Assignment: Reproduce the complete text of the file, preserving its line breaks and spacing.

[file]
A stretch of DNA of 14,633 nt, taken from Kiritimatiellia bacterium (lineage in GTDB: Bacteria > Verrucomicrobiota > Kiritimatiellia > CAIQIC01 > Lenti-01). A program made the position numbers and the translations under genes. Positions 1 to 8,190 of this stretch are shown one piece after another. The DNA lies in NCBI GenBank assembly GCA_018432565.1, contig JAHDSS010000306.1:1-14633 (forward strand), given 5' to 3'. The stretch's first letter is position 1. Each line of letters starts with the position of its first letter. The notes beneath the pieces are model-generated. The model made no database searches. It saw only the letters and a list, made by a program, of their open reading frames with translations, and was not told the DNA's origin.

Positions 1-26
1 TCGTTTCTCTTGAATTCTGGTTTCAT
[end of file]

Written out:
A stretch of DNA of 14,633 nt, taken from Kiritimatiellia bacterium (lineage in GTDB: Bacteria > Verrucomicrobiota > Kiritimatiellia > CAIQIC01 > Lenti-01). A program made the position numbers and the translations under genes. Positions 1 to 8,190 of this stretch are shown one piece after another. The DNA lies in NCBI GenBank assembly GCA_018432565.1, contig JAHDSS010000306.1:1-14633 (forward strand), given 5' to 3'. The stretch's first letter is position 1. Each line of letters starts with the position of its first letter. The notes beneath the pieces are model-generated. The model made no database searches. It saw only the letters and a list, made by a program, of their open reading frames with translations, and was not told the DNA's origin.

Positions 1-26
1 TCGTTTCTCTTGAATTCTGGTTTCAT